Firstly, thank you for the compliment. I would say that all my books have truths in them, but they are cunningly disguised as fiction. What I mean is that no matter how fantastic the premise of a story, the characters and the world in which they live must be rendered in an entirely believable way. Once a reader is convinced about the people in the story, they’ll start to care about them. And then they’ll be willing to suspend their disbelief when the story ventures into the realms of the fantastic.

  1. What scares Danny Weston in fiction and in life?

It’s great fun to be scared by fiction. I’ve loved reading horror stories since my teens and the beauty of this kind of horror is that it's caged within the book. I love a good short story. Roald Dahl used to specialise in them before he started writing for younger readers. And I love the short stories of Ray Bradbury and H.H. Munro (Saki). A reader knows that what’s happening on the page cannot really hurt them. 

Real life is a lot scarier - and what scares me are the big subjects like global warming, the rise of the far right, poverty, famine and the possibility of war - all totally out of my control. The best thing about being a writer is that I can have autonomy over the worlds I create. I can impose a kind of order on it all.

  1. I hear you and Philip Caveney are good pals; who do you think would win in a written dual and why?

The two of us used to say terrible things about each other, but lately we’ve been on surprisingly good terms. I think we’ve both come to accept that we owe each other a great deal and I’m finally ready to admit that without him, I wouldn’t be where I am today. Also, I’m not sure how you’d do a written duel. Fountain pens at dawn?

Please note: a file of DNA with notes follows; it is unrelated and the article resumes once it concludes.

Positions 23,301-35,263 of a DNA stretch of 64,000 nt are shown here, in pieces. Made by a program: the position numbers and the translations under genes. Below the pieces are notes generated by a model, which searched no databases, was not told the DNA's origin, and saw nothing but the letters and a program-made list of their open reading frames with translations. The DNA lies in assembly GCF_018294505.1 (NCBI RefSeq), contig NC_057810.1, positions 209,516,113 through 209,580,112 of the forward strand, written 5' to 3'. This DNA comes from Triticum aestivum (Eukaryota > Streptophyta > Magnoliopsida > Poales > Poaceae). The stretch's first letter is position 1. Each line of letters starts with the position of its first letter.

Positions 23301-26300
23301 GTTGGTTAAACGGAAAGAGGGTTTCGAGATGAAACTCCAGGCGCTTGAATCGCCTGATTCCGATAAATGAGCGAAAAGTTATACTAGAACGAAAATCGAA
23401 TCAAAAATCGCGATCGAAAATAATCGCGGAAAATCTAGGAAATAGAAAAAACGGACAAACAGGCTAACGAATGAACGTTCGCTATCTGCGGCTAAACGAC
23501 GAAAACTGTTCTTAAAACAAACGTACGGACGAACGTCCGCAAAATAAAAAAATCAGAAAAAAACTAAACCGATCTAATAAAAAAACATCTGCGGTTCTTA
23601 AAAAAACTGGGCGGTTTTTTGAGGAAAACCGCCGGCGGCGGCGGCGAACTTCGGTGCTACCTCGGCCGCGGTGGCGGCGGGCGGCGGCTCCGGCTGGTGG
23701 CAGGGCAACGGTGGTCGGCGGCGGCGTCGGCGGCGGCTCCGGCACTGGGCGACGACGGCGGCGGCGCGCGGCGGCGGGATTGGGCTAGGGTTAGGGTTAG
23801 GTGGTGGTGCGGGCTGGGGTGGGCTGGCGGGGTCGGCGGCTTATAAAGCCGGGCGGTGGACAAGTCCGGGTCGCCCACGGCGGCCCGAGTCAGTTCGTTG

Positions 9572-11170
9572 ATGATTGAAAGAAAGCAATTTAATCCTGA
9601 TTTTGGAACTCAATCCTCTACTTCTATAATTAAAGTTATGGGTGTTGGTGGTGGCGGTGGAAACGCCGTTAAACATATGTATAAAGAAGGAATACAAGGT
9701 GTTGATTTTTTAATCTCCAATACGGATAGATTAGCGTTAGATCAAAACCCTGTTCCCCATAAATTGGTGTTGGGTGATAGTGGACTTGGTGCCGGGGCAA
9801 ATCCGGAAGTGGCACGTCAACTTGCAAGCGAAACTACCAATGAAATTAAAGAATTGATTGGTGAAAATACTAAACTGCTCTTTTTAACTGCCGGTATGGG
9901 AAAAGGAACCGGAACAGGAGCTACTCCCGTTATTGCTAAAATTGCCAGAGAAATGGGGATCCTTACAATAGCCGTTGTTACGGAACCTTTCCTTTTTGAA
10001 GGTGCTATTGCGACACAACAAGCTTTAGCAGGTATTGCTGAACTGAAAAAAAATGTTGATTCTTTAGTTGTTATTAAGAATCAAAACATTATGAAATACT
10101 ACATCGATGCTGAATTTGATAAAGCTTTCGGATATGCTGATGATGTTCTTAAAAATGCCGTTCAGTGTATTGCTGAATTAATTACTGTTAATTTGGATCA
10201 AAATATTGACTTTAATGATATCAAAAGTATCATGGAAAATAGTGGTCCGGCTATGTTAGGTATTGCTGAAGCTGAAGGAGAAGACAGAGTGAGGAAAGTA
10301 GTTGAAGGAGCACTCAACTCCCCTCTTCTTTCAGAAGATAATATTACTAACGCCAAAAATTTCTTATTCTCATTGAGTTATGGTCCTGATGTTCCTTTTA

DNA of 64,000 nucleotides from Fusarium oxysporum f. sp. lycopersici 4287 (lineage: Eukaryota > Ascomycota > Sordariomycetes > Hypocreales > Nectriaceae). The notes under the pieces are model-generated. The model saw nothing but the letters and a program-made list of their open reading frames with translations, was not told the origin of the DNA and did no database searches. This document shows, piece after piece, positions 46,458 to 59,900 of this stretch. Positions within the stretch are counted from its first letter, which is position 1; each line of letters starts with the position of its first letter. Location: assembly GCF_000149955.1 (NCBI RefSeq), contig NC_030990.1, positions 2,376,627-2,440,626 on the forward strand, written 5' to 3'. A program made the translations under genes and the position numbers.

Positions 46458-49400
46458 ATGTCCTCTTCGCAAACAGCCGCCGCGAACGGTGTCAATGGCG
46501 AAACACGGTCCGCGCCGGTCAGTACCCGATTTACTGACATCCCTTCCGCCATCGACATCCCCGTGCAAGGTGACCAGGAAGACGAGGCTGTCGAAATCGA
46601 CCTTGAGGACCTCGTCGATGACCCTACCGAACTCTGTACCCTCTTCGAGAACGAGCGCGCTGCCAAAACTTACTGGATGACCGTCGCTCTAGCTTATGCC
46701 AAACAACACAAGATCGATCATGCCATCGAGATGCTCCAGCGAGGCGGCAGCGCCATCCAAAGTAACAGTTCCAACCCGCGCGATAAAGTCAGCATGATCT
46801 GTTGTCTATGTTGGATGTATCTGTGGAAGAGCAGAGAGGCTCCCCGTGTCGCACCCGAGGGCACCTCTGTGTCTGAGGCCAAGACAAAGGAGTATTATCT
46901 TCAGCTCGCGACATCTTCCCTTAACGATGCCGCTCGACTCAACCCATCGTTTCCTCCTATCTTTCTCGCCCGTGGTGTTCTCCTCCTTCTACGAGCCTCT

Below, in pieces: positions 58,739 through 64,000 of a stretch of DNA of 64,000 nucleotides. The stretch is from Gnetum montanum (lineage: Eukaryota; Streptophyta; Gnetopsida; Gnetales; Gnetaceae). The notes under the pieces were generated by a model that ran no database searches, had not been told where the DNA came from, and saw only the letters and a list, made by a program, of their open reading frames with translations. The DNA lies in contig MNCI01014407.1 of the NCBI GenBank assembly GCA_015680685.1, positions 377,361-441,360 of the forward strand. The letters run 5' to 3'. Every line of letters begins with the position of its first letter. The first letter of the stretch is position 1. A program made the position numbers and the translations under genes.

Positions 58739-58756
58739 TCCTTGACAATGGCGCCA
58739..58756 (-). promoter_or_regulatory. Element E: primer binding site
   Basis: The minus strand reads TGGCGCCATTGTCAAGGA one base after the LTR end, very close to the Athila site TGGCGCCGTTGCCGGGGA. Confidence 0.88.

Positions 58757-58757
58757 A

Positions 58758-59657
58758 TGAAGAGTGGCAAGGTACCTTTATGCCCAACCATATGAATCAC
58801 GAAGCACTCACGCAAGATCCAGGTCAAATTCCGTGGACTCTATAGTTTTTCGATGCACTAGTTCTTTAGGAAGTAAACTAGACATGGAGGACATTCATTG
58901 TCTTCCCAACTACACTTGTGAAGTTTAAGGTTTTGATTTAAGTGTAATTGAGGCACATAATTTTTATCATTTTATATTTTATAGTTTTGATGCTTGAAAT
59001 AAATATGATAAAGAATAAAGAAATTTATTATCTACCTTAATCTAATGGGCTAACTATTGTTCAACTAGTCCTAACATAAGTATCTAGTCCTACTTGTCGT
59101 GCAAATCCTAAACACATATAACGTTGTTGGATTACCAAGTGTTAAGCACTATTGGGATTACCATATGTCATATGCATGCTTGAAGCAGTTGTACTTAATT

1. Which book are you most proud of writing and is there anything you’d change about it looking back?

Inevitably, the book I’m most proud of is my very first, The Sins of Rachel Ellis. It was published way back in 1977. I know I’ve written better books, but this was the one that started the ball rolling. I had been trying since my teens to get a book published and there were two serious attempts before this one. (Looking back, I can see that I wasn’t ready.) Rachel Ellis was my last gasp, do-or-die attempt to crack the nut and thankfully, I got there. I was twenty-six years old and it felt like I’d just climbed Mount Everest.

  1. What kind of childhood did Danny Weston have? What kind of books did he enjoy reading that influenced his stories when he got older?

I had a peripatetic childhood, which is a posh way of saying I moved around a lot. My dad was in the Royal Air Force so every two years, we upped sticks and went to another air base (most of them in Lincolnshire). So I had one of those old-fashioned childhoods where you wander about the countryside, damming streams, climbing trees and generally getting up to mischief. Then my parents got posted to Singapore and I ended up in a horrible boarding school in Peterborough. It’s interesting to note how many of my books feature a boy who has been separated from his parents. Just saying.

  1. I hear your drawing skills are very good; could you draw one of your favourite characters from your book?